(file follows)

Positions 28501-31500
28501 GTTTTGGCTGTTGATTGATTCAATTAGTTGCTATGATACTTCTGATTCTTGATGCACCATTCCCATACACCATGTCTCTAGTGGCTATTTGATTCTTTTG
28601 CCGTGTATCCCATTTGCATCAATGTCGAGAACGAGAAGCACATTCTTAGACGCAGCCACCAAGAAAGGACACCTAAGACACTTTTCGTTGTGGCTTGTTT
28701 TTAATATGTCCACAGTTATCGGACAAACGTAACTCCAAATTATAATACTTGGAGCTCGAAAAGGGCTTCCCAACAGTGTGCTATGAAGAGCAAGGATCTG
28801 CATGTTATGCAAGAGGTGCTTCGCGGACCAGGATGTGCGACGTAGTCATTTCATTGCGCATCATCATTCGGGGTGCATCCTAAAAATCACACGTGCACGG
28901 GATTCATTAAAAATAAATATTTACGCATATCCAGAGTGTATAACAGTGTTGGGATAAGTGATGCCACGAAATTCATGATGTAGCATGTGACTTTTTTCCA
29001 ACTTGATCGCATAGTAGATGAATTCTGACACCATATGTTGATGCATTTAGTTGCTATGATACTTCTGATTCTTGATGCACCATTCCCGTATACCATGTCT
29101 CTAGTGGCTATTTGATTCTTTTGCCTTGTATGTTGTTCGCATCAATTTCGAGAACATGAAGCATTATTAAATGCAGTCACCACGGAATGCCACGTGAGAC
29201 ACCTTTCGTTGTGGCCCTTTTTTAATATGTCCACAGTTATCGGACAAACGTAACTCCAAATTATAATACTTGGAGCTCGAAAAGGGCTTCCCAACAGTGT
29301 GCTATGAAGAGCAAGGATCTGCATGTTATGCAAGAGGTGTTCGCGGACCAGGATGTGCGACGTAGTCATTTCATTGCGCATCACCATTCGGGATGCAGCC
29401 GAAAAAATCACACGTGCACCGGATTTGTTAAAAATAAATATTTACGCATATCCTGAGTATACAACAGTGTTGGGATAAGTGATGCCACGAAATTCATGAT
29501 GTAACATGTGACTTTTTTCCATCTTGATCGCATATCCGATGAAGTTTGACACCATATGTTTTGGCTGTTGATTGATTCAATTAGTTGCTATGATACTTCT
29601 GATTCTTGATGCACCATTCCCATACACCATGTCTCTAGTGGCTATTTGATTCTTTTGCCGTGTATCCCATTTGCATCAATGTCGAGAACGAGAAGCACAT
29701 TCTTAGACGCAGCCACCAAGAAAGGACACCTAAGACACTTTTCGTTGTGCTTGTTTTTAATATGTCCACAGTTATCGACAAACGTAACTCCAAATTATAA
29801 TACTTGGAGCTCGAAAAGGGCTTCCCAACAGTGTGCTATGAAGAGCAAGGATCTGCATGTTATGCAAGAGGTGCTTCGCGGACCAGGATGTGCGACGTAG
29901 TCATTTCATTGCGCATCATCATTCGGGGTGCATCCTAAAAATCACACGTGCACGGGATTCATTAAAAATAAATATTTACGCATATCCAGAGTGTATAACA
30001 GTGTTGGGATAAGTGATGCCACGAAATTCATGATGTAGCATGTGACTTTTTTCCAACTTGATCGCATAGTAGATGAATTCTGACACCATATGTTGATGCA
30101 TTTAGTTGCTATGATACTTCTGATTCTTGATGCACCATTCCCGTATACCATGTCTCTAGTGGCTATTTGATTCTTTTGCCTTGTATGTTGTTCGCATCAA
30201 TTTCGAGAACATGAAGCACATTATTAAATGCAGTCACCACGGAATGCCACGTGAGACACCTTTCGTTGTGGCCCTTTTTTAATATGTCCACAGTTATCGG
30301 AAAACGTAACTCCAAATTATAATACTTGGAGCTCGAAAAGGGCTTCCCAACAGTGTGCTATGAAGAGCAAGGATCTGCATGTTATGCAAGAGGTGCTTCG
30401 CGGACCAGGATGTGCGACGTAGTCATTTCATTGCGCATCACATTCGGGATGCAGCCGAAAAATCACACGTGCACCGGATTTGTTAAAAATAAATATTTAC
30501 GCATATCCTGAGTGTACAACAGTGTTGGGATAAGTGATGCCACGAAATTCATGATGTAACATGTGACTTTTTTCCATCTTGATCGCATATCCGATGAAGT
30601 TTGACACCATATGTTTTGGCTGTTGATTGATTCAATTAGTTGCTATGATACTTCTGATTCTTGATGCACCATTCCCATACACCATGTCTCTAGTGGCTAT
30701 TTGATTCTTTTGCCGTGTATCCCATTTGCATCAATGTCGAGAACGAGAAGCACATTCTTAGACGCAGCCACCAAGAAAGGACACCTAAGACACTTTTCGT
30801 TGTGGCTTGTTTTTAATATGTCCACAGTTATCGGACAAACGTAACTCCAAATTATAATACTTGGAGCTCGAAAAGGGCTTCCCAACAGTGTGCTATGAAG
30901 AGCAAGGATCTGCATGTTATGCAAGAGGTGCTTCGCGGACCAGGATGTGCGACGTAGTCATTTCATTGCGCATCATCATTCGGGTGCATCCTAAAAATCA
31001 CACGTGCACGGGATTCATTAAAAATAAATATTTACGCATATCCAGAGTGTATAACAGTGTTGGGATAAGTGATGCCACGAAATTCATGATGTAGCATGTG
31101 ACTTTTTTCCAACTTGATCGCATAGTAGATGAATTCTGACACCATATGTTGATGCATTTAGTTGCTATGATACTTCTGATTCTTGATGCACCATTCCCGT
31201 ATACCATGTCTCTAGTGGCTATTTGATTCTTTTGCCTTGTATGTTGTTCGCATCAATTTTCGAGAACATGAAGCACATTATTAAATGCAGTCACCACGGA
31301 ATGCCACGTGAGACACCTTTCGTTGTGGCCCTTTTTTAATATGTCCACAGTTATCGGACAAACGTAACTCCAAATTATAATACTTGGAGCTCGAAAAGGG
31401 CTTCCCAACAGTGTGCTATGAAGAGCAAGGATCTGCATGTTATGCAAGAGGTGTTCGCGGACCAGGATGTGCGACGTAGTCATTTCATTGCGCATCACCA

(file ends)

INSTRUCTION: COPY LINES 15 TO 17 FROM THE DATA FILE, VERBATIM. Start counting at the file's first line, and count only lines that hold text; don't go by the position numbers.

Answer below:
29801 TACTTGGAGCTCGAAAAGGGCTTCCCAACAGTGTGCTATGAAGAGCAAGGATCTGCATGTTATGCAAGAGGTGCTTCGCGGACCAGGATGTGCGACGTAG
29901 TCATTTCATTGCGCATCATCATTCGGGGTGCATCCTAAAAATCACACGTGCACGGGATTCATTAAAAATAAATATTTACGCATATCCAGAGTGTATAACA
30001 GTGTTGGGATAAGTGATGCCACGAAATTCATGATGTAGCATGTGACTTTTTTCCAACTTGATCGCATAGTAGATGAATTCTGACACCATATGTTGATGCA